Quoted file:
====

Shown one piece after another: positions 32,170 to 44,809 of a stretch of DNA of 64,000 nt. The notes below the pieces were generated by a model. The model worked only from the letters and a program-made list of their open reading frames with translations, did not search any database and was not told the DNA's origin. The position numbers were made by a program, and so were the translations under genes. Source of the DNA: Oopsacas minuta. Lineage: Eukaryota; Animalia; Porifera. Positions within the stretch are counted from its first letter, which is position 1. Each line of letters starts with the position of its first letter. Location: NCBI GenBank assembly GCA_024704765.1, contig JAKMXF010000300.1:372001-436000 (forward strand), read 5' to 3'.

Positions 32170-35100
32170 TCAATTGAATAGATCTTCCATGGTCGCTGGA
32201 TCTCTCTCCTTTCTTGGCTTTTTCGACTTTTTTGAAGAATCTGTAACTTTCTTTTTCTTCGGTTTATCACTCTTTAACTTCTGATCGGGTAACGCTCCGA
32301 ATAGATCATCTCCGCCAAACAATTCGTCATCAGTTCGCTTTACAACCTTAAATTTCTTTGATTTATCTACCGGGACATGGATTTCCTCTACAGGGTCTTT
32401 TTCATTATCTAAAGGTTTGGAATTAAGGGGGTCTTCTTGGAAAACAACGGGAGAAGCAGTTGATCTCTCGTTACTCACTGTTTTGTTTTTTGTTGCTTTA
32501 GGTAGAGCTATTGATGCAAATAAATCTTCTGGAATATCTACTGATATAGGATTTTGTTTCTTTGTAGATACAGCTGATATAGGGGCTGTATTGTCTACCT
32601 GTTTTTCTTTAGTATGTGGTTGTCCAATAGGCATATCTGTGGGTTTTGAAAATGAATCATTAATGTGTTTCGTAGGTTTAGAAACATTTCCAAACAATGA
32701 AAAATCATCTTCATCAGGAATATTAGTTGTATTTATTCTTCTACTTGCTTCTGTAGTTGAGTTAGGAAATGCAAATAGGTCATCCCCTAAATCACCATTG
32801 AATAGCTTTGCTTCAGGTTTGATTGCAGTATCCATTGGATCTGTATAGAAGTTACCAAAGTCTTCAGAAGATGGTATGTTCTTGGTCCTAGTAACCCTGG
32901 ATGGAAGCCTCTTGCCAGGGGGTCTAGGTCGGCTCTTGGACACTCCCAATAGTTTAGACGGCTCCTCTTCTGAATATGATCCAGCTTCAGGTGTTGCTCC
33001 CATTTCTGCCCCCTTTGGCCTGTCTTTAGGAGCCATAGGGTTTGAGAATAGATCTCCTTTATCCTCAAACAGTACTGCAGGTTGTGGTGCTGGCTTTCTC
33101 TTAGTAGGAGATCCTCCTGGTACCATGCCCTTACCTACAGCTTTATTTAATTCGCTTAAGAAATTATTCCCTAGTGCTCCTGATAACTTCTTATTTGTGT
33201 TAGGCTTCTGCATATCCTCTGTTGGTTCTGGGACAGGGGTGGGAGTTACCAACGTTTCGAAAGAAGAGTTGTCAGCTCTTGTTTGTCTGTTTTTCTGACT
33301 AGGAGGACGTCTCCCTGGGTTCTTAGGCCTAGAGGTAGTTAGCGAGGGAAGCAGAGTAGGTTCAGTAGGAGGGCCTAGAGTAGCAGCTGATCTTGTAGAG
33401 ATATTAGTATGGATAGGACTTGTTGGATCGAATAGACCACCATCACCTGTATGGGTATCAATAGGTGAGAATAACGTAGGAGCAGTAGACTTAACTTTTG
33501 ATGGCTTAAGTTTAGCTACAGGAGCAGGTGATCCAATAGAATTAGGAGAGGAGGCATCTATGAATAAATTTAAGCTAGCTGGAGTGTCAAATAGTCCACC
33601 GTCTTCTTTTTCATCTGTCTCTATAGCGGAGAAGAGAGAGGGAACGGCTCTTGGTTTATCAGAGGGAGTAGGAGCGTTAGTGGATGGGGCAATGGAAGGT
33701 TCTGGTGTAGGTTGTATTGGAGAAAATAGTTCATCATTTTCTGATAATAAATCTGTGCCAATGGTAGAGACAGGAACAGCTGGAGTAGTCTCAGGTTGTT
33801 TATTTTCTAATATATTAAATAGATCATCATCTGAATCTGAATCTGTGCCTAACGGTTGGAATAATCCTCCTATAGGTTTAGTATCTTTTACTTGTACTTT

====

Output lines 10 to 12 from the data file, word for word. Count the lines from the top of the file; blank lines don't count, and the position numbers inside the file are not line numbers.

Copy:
32801 AATAGCTTTGCTTCAGGTTTGATTGCAGTATCCATTGGATCTGTATAGAAGTTACCAAAGTCTTCAGAAGATGGTATGTTCTTGGTCCTAGTAACCCTGG
32901 ATGGAAGCCTCTTGCCAGGGGGTCTAGGTCGGCTCTTGGACACTCCCAATAGTTTAGACGGCTCCTCTTCTGAATATGATCCAGCTTCAGGTGTTGCTCC
33001 CATTTCTGCCCCCTTTGGCCTGTCTTTAGGAGCCATAGGGTTTGAGAATAGATCTCCTTTATCCTCAAACAGTACTGCAGGTTGTGGTGCTGGCTTTCTC